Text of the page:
Faraway Planets Orbiting Distance Stars

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Smaller faraway planets...

Neptunians Beyond the Solar System

Neptunian exoplanet.
NASA artist imagines the newly discovered Neptune-sized extrasolar planet circling the red dwarf star Gliese 436. Here, the planet appears gaseous like Jupiter, with a cloudy atmosphere. However, astronomers don't know yet if the newly discovered smaller planets are gaseous like Jupiter, or rocky like Earth and Mars.  click to enlrage
Astronomers looking for faraway planets orbiting distant stars have found a new class of such objects beyond our Solar System.

Far smaller than exoplanets found earlier, these planets are about 10 to 20 times the size of Earth.

That makes them about as big as the known planet Neptune and, therefore, they are referred to as neptunian extrasolar planets.

Exoplanets discovered earlier are the size of the known gas-giant planet Jupiter. The Neptune-sized planets prove that planets the size of Jupiter aren't the only ones out there, according to the astronomers.

Other systems. Neptune, Jupiter and Earth are in our Solar System. The new small planets are in solar systems around the stars Gliese 436, 55 Cancri, and mu Arae.

One of the newly-discovered planets is near three other previously discovered exoplanets orbiting the star 55 Cancri. Together, they form the first-ever-known four-planet system beyond our own system.

The several discoveries were made by astronomers at the Carnegie Institute of Washington, University of California at Berkeley, University of Texas at Austin, University of Lisbon in Portugal, Marseille Astrophysics Laboratory in France, and University of Geneva in Switzerland.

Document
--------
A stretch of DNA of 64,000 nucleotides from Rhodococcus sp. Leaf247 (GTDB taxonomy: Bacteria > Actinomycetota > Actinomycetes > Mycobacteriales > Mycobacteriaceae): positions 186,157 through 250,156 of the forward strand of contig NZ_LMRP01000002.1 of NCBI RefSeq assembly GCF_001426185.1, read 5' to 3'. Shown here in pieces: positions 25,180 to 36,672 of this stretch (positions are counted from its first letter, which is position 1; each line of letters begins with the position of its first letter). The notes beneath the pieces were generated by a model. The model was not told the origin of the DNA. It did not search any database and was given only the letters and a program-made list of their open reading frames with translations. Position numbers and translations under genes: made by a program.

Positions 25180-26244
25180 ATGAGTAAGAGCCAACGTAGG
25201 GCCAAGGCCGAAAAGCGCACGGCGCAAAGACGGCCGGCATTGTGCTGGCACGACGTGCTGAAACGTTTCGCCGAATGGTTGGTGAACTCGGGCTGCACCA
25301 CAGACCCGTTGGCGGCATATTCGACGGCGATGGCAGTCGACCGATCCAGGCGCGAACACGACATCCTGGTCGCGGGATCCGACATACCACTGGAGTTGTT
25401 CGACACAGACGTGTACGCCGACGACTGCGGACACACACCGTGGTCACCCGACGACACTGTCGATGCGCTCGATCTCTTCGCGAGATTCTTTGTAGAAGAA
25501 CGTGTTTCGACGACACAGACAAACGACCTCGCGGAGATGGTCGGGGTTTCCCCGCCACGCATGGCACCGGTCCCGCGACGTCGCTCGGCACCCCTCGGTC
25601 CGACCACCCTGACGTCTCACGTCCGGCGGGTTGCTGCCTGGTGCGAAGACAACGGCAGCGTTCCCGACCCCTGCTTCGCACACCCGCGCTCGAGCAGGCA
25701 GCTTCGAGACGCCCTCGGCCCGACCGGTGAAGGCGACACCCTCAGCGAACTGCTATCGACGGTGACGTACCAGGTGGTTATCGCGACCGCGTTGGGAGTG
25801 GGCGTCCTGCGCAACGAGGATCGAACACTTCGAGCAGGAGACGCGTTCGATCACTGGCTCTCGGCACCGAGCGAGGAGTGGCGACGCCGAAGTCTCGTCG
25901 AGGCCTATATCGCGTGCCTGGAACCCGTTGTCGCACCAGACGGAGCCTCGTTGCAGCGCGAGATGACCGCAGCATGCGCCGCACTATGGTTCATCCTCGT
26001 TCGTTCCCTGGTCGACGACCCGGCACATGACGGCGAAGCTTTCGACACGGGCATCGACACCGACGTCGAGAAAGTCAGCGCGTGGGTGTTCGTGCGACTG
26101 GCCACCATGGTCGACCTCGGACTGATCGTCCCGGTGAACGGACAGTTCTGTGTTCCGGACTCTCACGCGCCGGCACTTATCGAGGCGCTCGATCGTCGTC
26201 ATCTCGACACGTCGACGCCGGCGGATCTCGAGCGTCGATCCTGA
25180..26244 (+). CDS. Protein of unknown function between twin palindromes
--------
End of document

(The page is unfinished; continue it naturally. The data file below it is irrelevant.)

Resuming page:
Just How Massive Is That Planet?
Astronomers compare the planets in our Solar System with Earth. Rather than list a planet's mass in kilograms, they compare its mass to Earth's mass. For instance, let's say Earth's mass is 1 and the mass of Jupiter is 318, then Jupiter is 318 times more massive than Earth.
Planet Mercury Venus Earth Mars Jupiter Saturn Uranus Neptune Pluto
Mass 0.055 0.88 1 0.107 317.8 95.2 14.48 17.2 0.005

Are they rocky? To date, nearly 140 extrasolar planets have been discovered. All of the earlier discoveries have been larger planets of the size of Jupiter.

Astronomers wonder if the newly discovered smaller planets are spheres of gas like Jupiter or hard look like Neptune with a heart of rock and ice surrounded by an atmosphere of hydrogen and helium.

Because they are smaller than Jupiter, it is possible they are made of rock and ice, rather than gas. Like Earth, they may have formed through gradual accumulation of rocky bodies. A planet the size of Neptune may not have enough mass to hold onto a lot of gas.

These planets stay close to their parent stars, whipping around them in a matter of days.
  • One of the planets circles the small, cool, reddish dwarf star Gliese 436 about every 2.5 days at just a small fraction of the distance between Earth and the Sun – about 2.6 million miles. Earth is some 98 million miles from the Sun.

    The planet at Gliese 436 is only the second planet found orbiting a so-called M dwarf, a type of low-mass star about 40 percent the size of our own Sun. Gliese 436 is located in our galactic backyard, just 30 lightyears away in the constellation Leo. The fact that red dwarfs are the most abundant type of star in our Milky Way galaxy suggests to astronomers there may lots more neptunian planets.